Deborah Kerr, 1921–2007


The Innocents.

A great British actress died this week. She was also something of a movie star in the Fifties, rolling in the surf with Burt Lancaster in From Here to Eternity (1953) and standing up to Yul Brynner in The King and I (1956). Prior to that she starred in two films for Michael Powell and Emeric Pressburger, The Life and Death of Colonel Blimp (1943) (where she played three roles) and Black Narcissus (1947). But for me she’ll always be the (literally) haunted Miss Giddens in The Innocents (1961), Jack Clayton’s superb adaptation of The Turn of the Screw. Still one of the most effective screen ghost stories; try and see it this Halloween.

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Freddie Francis, 1917–2007

Arnold Böcklin and The Isle of the Dead


Another favourite painting for many years and Böcklin’s most well-known work.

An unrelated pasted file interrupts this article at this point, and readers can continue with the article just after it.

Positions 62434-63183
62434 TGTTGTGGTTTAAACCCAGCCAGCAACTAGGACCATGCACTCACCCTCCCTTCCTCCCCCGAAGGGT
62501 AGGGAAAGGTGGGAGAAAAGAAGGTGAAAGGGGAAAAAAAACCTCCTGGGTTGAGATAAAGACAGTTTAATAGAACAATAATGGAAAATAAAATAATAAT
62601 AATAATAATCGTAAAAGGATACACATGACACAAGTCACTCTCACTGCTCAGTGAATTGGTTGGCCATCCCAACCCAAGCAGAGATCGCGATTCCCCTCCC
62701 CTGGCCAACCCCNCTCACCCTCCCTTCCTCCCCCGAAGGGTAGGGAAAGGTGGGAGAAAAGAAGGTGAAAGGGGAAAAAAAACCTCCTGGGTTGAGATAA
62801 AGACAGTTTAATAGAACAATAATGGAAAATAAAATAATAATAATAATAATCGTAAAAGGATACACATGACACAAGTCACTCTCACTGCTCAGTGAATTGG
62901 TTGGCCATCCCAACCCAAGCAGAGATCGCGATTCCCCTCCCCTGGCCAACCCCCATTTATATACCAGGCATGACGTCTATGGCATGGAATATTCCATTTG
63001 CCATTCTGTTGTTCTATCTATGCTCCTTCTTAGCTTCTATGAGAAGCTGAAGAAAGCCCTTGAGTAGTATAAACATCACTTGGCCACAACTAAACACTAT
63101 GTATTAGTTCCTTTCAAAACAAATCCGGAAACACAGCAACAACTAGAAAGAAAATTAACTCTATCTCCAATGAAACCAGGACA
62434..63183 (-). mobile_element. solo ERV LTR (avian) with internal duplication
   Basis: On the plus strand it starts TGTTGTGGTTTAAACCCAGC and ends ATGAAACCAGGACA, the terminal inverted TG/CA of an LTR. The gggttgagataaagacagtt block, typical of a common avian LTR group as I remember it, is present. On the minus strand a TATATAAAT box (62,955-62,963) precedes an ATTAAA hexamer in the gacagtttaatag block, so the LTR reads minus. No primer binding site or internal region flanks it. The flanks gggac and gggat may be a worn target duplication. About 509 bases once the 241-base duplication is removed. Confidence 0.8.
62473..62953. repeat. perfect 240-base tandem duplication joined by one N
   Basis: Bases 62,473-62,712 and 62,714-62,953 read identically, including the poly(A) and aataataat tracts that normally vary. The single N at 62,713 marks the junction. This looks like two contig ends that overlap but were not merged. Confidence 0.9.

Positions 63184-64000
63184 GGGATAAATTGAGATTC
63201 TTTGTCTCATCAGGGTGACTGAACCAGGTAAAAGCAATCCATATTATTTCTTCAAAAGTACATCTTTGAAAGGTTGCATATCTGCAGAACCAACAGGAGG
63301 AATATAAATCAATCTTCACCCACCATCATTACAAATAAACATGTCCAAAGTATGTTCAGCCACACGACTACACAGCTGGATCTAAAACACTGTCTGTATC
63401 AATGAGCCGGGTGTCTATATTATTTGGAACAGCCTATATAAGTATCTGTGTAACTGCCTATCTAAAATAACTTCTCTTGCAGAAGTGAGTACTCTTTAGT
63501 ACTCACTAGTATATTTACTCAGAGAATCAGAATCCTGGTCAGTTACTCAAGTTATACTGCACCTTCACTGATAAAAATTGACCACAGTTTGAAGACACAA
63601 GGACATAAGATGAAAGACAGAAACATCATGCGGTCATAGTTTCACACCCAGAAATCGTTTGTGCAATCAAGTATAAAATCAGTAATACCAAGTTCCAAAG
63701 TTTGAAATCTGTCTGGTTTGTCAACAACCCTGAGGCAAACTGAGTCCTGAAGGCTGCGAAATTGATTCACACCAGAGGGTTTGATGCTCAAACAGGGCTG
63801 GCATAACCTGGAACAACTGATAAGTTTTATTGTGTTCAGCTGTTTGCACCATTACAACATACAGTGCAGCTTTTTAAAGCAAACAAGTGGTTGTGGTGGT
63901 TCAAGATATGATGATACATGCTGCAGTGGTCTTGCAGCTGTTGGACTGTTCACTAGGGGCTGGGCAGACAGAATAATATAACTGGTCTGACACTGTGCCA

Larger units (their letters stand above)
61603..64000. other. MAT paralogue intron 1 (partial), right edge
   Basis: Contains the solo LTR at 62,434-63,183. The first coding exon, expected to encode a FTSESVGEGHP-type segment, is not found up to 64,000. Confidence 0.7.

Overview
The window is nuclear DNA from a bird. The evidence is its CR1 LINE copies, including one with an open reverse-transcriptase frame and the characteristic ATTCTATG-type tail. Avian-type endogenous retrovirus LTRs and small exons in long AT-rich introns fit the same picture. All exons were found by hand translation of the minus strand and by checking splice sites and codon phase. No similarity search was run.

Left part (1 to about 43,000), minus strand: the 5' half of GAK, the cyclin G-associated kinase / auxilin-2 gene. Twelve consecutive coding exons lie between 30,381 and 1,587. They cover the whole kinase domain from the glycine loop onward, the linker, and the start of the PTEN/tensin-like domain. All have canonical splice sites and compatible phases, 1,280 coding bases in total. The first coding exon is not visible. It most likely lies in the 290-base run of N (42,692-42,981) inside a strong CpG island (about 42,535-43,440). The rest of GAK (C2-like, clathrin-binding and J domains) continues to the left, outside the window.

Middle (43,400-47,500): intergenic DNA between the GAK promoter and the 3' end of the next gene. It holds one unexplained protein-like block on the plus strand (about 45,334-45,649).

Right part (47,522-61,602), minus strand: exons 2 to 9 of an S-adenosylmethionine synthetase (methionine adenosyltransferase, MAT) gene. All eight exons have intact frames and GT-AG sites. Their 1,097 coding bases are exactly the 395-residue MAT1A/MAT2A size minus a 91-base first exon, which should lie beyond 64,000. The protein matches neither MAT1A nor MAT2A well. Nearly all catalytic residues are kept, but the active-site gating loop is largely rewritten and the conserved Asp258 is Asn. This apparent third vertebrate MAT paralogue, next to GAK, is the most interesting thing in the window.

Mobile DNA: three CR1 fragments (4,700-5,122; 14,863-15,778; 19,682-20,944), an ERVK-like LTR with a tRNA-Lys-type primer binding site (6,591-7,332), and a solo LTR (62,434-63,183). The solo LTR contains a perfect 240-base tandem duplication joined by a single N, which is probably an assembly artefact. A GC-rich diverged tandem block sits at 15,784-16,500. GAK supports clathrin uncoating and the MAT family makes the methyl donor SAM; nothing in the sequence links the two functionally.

Arnold Böcklin (1827–1901) produced several different versions of the painting. All versions depict an oarsman and a standing white-clad figure in a small boat crossing an expanse of dark water towards a rocky island. In the boat is an object usually taken to be a coffin. The white-clad figure is often taken to be Charon, and the water analogous to the Acheron. Böcklin himself provided neither public explanation as to the meaning of the painting nor the title, which was conferred upon it by the art dealer Fritz Gurlitt in 1883. The first version of the painting, which is currently at the Metropolitan Museum in New York City, was created in 1880 on a request by Marie Berna, whose husband had recently died.

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